Breaking up with the Scale
I have never cared much about how much I weigh. When I was young and did some modeling I cared only about what I looked like, now that I am older, I care more about how I feel and perform. Not elite performance, but being pain free and able to do anything I want without my body limiting what I can do.
If I listened to the government with their wonderful BMI, I would be miserable. I have a BMI in the mid 30s, which they consider obese. They obviously don't take into account muscle mass.
I don't really compete in Crossfit anymore, but do enjoy competing greatly in Strongman. Mostly because it has more of a strength and toughness aspect and most of the events are 75 seconds or under, which is where I thrive. The disadvantage of the current state of strongman in Canada is that there are many weight classes, which unfortunately don't line up with the weight classes of the rest of the world. I Used to compete in the 80kg class, which required alot of work to get there, and last year I started competing in the 90kg class. I have no interest in competing in the heavier weight classes as I am not healthy at the 105kg class and the heavier the weight class the more likely there will be drug use. I have been off all drugs since my son was born and NEVER plan on going back. Getting my hormones back to normal was one of the worst experiences of my life. I will perhaps write a blog post about it in the future if anyone is interested.
Back to the scale. I am very good at dropping weight, and I LOVE a challenge. Being in a weight class sport it means that the more your can drop and keep your strength levels the more competitive you can become. My best drop was 45 pounds in 30 days for one competition. Not fun or healthy.
Last year I did several major competitions across Canada including Canadas strongest man under 90kg and provincials and nationals. Everytime I started to cut I remembered how much I hated it, come the week before when I had to drop water, especially if air travel was involved for the competition, I was debating if it was really worth it. I always did it as healthy as I could, usually sauna and water loading and never diuretics or laxatives. But I still felt misereable during and my body would be wrecked for a week or two after as I rebounded to normal life.
I started to obsessively monitor my weight, checking myself every morning, it became almost a self worth assessment every morning. This was not healthy. So I decided to take a year off competing to get rid of all my nagging little injuries, working on my imbalances, and drop to a comfortable weight based off my performance. Maybe I will weigh myself every couple months. Another advantage of a year off, I will be turning 40 in September 2018, which means I no longer have to compete in an open class but get to compete as a master. Which is either under or over 90kg.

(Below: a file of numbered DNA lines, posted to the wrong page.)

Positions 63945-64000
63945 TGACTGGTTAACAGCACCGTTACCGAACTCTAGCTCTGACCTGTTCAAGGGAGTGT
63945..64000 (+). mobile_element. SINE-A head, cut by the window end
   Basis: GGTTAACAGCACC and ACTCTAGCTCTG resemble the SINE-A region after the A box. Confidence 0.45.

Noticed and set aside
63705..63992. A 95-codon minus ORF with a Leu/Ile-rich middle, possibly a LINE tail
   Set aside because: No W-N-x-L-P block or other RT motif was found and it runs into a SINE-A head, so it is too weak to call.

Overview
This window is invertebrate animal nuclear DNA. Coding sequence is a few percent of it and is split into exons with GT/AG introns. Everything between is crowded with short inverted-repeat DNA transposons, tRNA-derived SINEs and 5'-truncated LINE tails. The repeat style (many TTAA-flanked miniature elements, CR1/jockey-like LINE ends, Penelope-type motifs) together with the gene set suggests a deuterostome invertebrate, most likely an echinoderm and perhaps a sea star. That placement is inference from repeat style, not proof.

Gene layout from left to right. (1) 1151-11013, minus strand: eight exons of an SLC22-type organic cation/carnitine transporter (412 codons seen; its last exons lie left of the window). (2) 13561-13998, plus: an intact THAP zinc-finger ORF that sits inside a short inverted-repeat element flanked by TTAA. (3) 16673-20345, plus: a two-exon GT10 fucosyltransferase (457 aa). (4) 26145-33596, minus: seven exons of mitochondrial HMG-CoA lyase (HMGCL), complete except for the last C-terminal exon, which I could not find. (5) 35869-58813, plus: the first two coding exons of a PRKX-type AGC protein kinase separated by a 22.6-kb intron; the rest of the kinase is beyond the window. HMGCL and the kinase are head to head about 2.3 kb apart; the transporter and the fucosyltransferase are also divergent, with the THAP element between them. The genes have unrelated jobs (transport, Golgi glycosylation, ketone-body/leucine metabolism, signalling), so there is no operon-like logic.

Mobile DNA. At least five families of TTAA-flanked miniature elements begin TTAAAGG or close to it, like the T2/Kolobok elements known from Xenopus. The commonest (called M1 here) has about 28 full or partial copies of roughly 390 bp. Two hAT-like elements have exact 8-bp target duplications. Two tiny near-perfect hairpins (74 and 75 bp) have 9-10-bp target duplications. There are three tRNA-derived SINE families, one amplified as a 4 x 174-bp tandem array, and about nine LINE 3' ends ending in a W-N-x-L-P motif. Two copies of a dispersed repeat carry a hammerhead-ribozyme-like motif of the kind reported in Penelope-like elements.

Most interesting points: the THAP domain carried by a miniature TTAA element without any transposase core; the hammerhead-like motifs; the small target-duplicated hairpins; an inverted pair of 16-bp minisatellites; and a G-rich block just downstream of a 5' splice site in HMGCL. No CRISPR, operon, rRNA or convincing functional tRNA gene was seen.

I enjoy competing in the sport, but I don't take it as seriously as some. I don't use supportive equipment such as belts, wraps, straps, and knee sleeves, which sets me apart in strongman as most people have a ton of gear on. I also don't train specifically for any event or competition, I do my regular training and I have never even done a taper or a deload. I have also never even practiced an event. For me I am not competing against others, I am seeing what I am capable of without direct practice, more of a test of athleticism. This is part of the reason why I think I have never been injured from strongman. I am also the only strongman I know who does more yoga and cardio than strength training.
My plan is as a master to just enter the competition and find out how much I weigh at weigh ins, I probably won't even look at the scale. This will be less mental stress and physical stress as well. It will be more fun, which is what is supposed to be, which is partly why I wear a kilt when I compete. I am there to party.
This is just my personal experience with the scale, but ask yourself, does the number on the scale effect your self worth or cause stress? If it does, that is not healthy. Cocentrate on another biometric to measure, such as skin fold, waist size, ketone level, blood markers (blog post coming on this), performance, or better yet, get naked in front of a mirror and jump up and down. This is a great reality check.
Yours in health